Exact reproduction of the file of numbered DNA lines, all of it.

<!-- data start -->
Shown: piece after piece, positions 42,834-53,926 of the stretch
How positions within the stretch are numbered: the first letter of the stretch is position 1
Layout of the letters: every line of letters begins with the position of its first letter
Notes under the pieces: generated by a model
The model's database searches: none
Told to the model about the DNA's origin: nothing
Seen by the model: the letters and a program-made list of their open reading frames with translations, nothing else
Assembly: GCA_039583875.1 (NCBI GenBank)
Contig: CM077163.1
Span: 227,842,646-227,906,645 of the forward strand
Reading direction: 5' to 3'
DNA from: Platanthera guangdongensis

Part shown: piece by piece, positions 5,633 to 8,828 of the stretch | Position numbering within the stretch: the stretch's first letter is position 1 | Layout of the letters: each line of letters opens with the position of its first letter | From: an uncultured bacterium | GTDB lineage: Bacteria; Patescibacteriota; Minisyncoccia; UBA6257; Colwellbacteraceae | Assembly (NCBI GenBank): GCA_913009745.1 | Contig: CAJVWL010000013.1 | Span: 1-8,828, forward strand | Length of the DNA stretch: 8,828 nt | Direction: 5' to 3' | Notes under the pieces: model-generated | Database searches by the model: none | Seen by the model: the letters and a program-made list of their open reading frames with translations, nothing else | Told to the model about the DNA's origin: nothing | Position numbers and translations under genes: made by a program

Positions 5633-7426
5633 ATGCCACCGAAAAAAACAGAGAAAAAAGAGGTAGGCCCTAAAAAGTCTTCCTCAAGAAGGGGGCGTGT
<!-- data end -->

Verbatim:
Shown: piece after piece, positions 42,834-53,926 of the stretch
How positions within the stretch are numbered: the first letter of the stretch is position 1
Layout of the letters: every line of letters begins with the position of its first letter
Notes under the pieces: generated by a model
The model's database searches: none
Told to the model about the DNA's origin: nothing
Seen by the model: the letters and a program-made list of their open reading frames with translations, nothing else
Assembly: GCA_039583875.1 (NCBI GenBank)
Contig: CM077163.1
Span: 227,842,646-227,906,645 of the forward strand
Reading direction: 5' to 3'
DNA from: Platanthera guangdongensis

Part shown: piece by piece, positions 5,633 to 8,828 of the stretch | Position numbering within the stretch: the stretch's first letter is position 1 | Layout of the letters: each line of letters opens with the position of its first letter | From: an uncultured bacterium | GTDB lineage: Bacteria; Patescibacteriota; Minisyncoccia; UBA6257; Colwellbacteraceae | Assembly (NCBI GenBank): GCA_913009745.1 | Contig: CAJVWL010000013.1 | Span: 1-8,828, forward strand | Length of the DNA stretch: 8,828 nt | Direction: 5' to 3' | Notes under the pieces: model-generated | Database searches by the model: none | Seen by the model: the letters and a program-made list of their open reading frames with translations, nothing else | Told to the model about the DNA's origin: nothing | Position numbers and translations under genes: made by a program

Positions 5633-7426
5633 ATGCCACCGAAAAAAACAGAGAAAAAAGAGGTAGGCCCTAAAAAGTCTTCCTCAAGAAGGGGGCGTGT